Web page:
When an idealistic romantic gets fired from his day job, he is offered a "one-time gig" to break up a girl's relationship for her disapproving parents. This "one-time" gig spreads through ... See full summary »
An astronaut named Gary and his planet-destroying sidekick called Mooncake embark on serialized journeys through space in order to unlock the mystery of where the universe actually ends and if it actually does exist.
Virgil Grey receives a call from a man who claims to have his supposedly dead father, Harvey Grey. The caller tells Virgil to bring him the android known as Cyphris, who was incarcerated on suspicion of Harvey's murder.
Jim E Chandler,
Spectacular. Brilliant. Breathtaking. These are a just a few words that describe Olan Rogers' live-action adaptation of the popular video-game character created by Capcom. Before seeing this short, I knew Rogers for his hilarious comedy videos, so I have to admit that I wasn't sure what to expect when I clicked the link to "Mega Man X." What I ended up receiving was a very satisfying experience.
When the film started, immediately I was blown away by the seamless special effects, the believable characterization of Dr. Light (Jim Chandler), and the ominous score by Andrew Goodwin. Rogers definitely makes this interpretation his own by drastically re-imagining the prologue to the classic SNES game: the warning message from Dr. Light. We actually get to see and hear the late doctor expressing his concern and his hope for X's future.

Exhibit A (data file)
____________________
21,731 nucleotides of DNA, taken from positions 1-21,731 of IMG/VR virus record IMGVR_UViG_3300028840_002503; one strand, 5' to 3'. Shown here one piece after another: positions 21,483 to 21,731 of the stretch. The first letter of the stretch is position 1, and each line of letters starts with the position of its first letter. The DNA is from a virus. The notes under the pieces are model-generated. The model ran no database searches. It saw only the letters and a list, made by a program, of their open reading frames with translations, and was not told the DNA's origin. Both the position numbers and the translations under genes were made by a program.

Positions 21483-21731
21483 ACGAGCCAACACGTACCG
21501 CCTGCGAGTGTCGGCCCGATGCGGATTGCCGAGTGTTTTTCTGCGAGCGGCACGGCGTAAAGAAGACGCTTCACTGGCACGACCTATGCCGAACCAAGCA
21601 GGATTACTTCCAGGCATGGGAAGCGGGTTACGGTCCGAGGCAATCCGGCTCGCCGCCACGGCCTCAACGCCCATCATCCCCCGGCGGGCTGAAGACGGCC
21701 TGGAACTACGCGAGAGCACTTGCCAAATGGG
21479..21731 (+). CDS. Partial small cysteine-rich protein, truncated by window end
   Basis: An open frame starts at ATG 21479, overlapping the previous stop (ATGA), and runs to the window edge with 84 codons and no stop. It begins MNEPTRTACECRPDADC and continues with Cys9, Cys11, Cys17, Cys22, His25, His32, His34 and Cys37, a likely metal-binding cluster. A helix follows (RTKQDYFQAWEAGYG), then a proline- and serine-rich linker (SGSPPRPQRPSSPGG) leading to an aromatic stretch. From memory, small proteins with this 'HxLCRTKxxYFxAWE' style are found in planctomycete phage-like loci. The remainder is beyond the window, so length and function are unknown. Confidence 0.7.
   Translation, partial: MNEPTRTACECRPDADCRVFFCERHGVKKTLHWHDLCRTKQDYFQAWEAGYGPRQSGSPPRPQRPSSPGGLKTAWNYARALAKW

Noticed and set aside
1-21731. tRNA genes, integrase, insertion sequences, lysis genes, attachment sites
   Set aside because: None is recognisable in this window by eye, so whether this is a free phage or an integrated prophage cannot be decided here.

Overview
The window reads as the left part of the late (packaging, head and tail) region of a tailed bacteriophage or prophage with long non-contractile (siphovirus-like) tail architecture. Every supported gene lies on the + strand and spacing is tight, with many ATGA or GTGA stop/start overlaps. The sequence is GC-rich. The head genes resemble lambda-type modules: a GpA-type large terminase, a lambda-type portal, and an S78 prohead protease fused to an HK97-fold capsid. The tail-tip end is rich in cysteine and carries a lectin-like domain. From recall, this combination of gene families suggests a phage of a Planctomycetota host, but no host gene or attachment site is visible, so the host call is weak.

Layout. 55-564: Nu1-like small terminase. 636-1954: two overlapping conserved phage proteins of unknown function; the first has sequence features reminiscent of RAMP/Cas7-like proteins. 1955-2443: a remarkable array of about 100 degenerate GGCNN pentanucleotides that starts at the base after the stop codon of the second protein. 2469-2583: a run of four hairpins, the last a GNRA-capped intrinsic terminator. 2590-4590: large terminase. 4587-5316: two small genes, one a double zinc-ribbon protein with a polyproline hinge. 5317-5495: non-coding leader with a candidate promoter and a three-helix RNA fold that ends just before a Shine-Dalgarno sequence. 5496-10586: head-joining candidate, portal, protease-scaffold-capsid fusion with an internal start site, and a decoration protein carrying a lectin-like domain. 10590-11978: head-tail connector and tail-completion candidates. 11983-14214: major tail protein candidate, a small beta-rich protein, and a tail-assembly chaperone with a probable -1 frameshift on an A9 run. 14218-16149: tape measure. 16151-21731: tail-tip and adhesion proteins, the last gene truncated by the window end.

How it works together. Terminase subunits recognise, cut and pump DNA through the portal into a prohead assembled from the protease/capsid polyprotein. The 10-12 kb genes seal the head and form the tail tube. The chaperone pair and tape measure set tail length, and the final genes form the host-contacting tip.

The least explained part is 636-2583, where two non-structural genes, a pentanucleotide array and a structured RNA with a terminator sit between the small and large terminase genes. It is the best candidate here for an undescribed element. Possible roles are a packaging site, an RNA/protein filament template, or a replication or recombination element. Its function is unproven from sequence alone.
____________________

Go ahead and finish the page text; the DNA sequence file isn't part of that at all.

What follows is an even more visually appealing and concisely choreographed fight scene between X and Protoman (another genius and effective liberty taken by Mr. Rogers). What I truly appreciate about this sequence is that it, along with the opening message, was shot entirely on green screen. Rogers successfully brings us into a new, advanced world involving a deadly conflict between two androids, yet he does this so simply. The budget was a mere $700 spent mostly, I assume, on the professional-looking costumes. It just goes to show you that you don't need a ton of money to make a movie but rather imagination, creativity, and dedication, all of which Rogers has poured into this production.
Hollywood seems to have forgotten this idea, which is probably why video game adaptations don't really have a good track record (the lack of the basic elements of screen writing probably also play a big role). This short is proof that video game movies CAN be done right if given to the right people. I can't tell you how much I would love to bring the blue bomber to the big screen myself, but I believe Rogers would definitely do the character justice as well. Well done on your accomplishment here, Good Sir.
P.S. Olan, I would love to work with you in the near future.
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